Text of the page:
People began to turn up at the venue with the intention of seeing the show, which was a fantastic feeling, although there was a real bittersweet moment when a family of four from Bristol turned up and introduced themselves, saying they had followed my journey and had been keen to come and support. It was a lovely moment, but it soon turned sour when they were told they had to leave the venue as their youngest son was only 17. It felt horrible watching people who had made such an effort being turned away, but they took it in their stride and promised to come and see me in the future instead.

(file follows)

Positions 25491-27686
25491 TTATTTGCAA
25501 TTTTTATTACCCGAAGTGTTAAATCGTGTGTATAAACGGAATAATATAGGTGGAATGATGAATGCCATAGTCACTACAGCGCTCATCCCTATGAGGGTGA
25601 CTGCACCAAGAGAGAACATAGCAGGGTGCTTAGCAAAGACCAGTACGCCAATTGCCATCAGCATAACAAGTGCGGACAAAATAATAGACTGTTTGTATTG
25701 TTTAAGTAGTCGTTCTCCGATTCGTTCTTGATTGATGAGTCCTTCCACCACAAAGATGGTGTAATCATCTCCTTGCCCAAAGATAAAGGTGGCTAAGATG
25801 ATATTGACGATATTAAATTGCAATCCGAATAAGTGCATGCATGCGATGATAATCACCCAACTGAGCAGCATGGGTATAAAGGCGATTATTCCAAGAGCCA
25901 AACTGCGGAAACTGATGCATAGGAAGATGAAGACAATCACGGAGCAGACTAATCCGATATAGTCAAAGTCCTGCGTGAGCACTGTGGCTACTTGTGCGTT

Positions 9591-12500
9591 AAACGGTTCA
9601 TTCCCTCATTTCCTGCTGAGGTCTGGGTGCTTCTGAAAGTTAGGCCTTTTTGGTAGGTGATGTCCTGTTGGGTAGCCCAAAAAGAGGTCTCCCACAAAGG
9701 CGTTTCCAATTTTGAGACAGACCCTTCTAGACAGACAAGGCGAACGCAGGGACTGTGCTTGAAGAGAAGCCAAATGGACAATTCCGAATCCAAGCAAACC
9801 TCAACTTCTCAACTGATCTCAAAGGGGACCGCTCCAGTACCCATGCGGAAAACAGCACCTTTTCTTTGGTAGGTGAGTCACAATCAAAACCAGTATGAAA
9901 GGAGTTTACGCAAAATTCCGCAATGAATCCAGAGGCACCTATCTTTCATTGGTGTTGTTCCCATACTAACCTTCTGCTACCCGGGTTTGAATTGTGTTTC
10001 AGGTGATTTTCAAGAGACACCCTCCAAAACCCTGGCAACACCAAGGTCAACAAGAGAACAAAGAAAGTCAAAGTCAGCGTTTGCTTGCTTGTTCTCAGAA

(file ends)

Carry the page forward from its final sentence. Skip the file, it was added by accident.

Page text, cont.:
There were some other special moments too. In the review I got, one of the more positive comments mentioned how '[he] happily engages with an amenable American artist'. The artist was a lovely guy, who I chatted to afterwards, and he told me that he had been inspired by the show to have a go at stand-up himself, having previously talked about doing it for a couple of years. The story of my year gave him the motivation to get on and do it.